Millennials are getting married in fewer numbers and later in life than previous generations. They also have very different views of marriage than their parents, which lead to different expectations of the whole wedding planning process. Beth Gerstein, co-founder and CEO of Brilliant Earth, an ethically sourced jewelry company, shared some insights on Jeff Fromm’s column on Forbes that she has seen in the wedding industry.
- The wedding planner: On top of working with both the bride and the groom, who are often planning collaboratively in addition to paying for it themselves, wedding planners need to make the event a unique experience, worthy of the couple’s wedding hashtag. Millennials will have seen plenty of weddings on Instagram and Facebook, so it’s the wedding planner’s job to raise the bar, know the couple’s preferences and values and make their special day their own.
- The gift registry: Since Millennials are getting married later in life they are most likely set up in terms of homegoods. Gerstein found that many Millennials are ditching the traditional home good registry and opting for online stores like Amazon or stores that speak to their personal interest, often opting for a donation to a cause that is important to the couple rather than a physical gift. There is also a shift from traditional gift sets like expensive china to tech savvy gifts like wireless speakers or home gadgets.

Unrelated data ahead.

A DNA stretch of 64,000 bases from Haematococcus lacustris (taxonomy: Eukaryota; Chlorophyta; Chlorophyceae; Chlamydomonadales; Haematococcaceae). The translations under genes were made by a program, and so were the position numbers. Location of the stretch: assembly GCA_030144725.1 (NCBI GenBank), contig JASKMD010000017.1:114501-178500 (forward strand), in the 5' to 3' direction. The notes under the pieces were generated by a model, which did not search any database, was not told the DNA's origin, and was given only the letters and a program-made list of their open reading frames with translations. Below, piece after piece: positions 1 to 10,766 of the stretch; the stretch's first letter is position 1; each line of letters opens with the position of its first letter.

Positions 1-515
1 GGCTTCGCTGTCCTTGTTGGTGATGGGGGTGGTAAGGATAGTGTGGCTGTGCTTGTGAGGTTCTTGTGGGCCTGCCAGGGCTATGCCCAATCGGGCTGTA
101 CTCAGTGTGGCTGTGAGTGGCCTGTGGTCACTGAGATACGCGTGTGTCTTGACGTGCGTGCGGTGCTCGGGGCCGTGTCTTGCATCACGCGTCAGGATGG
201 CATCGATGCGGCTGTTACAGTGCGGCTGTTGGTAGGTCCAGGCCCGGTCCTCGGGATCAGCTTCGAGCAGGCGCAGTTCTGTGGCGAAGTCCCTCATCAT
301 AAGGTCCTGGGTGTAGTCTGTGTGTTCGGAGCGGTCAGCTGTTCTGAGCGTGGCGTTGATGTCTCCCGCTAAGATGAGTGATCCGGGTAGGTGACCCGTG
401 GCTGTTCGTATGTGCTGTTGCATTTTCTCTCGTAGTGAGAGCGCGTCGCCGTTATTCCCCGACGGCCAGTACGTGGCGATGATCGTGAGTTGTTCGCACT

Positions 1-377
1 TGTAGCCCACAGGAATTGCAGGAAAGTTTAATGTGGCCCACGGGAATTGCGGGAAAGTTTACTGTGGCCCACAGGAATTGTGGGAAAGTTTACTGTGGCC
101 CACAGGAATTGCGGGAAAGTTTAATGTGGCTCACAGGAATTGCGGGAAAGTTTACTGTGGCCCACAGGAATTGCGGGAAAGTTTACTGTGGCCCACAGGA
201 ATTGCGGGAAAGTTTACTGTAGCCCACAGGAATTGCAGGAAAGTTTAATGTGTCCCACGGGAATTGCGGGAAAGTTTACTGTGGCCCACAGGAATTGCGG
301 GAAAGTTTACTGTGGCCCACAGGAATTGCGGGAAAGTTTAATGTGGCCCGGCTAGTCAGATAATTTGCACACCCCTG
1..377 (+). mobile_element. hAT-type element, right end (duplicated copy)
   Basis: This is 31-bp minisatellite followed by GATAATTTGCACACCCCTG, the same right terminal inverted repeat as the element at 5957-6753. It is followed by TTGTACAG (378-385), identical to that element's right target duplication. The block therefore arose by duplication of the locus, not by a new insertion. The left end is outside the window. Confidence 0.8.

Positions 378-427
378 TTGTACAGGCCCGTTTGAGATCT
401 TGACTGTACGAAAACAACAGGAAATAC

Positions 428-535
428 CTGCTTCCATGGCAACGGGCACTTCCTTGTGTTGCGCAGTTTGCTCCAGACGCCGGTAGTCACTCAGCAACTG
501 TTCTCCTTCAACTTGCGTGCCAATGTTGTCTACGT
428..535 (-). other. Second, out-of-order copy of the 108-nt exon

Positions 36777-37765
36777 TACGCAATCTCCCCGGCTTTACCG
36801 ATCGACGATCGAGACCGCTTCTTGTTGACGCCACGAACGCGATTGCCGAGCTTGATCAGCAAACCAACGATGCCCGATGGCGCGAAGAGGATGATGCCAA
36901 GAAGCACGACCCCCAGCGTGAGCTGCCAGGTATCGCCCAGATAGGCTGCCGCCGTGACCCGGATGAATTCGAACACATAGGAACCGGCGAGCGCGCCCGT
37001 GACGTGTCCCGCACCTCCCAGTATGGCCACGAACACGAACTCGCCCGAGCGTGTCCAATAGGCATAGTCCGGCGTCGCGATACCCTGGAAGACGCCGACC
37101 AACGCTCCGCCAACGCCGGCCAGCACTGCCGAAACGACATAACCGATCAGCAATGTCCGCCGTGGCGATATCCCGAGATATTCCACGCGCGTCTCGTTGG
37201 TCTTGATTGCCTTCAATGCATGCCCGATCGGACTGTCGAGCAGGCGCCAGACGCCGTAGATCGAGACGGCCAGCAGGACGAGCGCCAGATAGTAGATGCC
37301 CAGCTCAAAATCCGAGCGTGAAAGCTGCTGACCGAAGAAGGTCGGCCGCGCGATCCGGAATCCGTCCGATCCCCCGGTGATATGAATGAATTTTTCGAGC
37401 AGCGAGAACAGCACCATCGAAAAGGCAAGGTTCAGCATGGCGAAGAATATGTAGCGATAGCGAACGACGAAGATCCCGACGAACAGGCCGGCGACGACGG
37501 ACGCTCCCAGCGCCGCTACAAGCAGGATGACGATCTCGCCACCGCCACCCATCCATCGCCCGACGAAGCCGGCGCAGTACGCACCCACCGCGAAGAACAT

- The venue: Millennials are ditching the traditional church and reception hall in favor or something more unique. Industrial spaces, picturesque landscapes and destination weddings are becoming the norm.
- The ring: Millennials have a strong sense of social responsibility and care about how and where their products are sourced. They are more likely than other generations to indicate that ethical sourcing is a key consideration when purchasing an engagement ring. Some Millennials are even ditching the traditional diamond ring for alternatives like silicon rings that are more comfortable and durable.
- The honeymoon: We know Millennials want to have a unique and meaningful experience and what better opportunity than on the honeymoon. They are utilizing sites like Honeyfund or Zola to address their desire for unique and meaningful experiences rather than “stuff.” These sites allow guests to contribute money to pay for experiences on their honeymoon.